What these Bhakti poets did is that they rejected Bhraminism, they rejected rituals, they rejected any kind of false hindrance and approach towards god. They said if you want to approach God, sing and God will take you. And they took music in the heart of the house and parallely with what these Bhakti poets did, the Sufis did the same thing. It is supposed that the Quran forbids music, I don’t know. But certainly the Sufis didn’t think so and they used music and as we know that the real richness of North Indian music comes from the contribution that the Chistis made to it, so you have these two very rich streams, the Hindu music and the Muslim music if that’s how you want to put it. But the Bhakti and the Sufi movements very often overlapped and they brought music into the heart of the Indian name, you see if you have to understand Indian culture, if you have to understand how Hindus and Muslims and the whole historical process reacted, you have to know music. If you don’t know music, you cannot understand it and I think this is, let me state right-away at the beginning, this is one problem with Mr. Naipaul’s analysis of Indian culture.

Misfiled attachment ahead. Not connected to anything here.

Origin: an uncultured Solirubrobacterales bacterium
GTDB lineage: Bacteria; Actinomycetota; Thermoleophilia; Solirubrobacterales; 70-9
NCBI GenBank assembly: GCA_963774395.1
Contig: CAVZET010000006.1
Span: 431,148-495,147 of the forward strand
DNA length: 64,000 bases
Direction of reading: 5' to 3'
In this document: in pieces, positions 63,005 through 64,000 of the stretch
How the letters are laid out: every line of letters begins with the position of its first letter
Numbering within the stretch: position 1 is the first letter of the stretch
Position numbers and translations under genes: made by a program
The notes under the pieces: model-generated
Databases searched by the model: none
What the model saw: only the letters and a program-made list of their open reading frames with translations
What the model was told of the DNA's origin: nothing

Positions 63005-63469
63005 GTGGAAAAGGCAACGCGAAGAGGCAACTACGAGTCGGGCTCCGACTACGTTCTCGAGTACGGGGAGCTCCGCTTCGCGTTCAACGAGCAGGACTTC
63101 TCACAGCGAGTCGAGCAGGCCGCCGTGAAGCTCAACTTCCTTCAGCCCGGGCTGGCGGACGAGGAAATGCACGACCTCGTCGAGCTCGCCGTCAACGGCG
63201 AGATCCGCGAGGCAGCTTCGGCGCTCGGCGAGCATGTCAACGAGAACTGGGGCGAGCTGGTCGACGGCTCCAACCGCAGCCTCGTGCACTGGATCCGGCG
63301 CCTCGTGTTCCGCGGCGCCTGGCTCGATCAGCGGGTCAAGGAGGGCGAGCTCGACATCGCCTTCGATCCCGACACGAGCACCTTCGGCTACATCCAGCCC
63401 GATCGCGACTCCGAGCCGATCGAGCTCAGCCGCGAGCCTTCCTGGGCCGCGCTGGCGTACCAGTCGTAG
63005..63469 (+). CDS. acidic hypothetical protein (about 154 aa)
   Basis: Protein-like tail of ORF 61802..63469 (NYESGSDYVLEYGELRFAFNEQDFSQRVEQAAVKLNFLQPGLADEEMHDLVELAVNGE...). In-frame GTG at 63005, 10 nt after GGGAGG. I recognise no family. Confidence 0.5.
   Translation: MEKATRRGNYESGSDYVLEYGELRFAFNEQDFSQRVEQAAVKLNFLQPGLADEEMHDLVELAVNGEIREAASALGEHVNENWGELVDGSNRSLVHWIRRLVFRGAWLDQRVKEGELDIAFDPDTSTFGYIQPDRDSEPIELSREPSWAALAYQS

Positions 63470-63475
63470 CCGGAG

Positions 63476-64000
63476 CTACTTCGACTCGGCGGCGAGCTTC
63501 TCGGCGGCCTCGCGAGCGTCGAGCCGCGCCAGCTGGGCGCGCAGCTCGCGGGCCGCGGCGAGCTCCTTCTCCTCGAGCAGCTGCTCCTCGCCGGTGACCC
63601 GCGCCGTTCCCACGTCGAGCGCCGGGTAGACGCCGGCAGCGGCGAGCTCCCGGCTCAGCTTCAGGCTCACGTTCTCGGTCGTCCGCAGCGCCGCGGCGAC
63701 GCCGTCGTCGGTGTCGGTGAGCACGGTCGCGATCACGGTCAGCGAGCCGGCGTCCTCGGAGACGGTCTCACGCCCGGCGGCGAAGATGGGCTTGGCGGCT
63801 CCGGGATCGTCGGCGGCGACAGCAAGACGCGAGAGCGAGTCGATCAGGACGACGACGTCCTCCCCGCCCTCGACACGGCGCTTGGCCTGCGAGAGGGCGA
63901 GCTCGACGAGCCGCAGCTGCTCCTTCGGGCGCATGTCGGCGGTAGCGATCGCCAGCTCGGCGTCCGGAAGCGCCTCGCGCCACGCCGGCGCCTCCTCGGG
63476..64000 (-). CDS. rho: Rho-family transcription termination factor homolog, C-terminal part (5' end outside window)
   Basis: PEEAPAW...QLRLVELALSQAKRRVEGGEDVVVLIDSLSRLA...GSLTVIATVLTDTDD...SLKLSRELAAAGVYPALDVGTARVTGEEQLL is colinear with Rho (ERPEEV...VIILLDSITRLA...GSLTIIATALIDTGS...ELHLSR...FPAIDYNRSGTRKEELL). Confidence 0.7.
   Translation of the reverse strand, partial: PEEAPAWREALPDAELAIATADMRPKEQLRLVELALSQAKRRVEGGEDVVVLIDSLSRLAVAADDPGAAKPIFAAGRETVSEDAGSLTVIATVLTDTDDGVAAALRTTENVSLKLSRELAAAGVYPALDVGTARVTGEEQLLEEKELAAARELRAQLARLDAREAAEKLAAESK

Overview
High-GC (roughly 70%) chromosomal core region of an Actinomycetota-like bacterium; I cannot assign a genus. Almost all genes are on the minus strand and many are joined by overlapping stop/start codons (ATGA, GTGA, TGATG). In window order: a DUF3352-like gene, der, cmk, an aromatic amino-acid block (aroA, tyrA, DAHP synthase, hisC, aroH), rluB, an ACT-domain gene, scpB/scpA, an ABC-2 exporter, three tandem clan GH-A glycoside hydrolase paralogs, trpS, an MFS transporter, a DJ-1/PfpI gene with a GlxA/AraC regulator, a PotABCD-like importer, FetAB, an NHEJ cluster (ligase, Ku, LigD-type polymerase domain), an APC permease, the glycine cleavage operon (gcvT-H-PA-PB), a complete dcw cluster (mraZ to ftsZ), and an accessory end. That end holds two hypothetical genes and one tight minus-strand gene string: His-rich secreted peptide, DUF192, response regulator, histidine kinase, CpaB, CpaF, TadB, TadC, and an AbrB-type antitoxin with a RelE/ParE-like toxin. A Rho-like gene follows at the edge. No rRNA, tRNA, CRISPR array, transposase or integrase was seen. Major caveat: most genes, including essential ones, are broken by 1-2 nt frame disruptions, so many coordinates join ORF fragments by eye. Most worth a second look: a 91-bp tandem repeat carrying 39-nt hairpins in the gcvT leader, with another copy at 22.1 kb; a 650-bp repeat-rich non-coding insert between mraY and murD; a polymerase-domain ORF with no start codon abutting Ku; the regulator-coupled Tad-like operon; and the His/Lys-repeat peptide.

He has no music and therefore no conception of what the Muslims contributed to our history. This concept of what the Muslims did in Indian history clearly shows that he has no idea of atleast the music bit. Now not having a ear for music deprives him of another chapter in his book. Really I might put it this way: You know there is a book called Indian music in the West, by Gerry Farrell. He was a scholar, he wrote for Oxford. Oxford has published it, unfortunately he died young, and Gerry Farrell traces the development of Indian music, an Indologist in the 16th century and he shows how from the year 1782 when William Jones published ‘ In the Musical Mode of the Hindus’ a certain attitude developed among the Indologists of the West. They came, they wanted to study Indian music and the first thing they discovered when they came to India was that they knew many ancient civilizations. They knew Egypt, Greece, Rome and so on. But the unique thing about India was that while these other cultures had lost their musical culture entirely, India hadn’t. There was a continuity of music from the ancient times to the present day which was very uniquely Indian.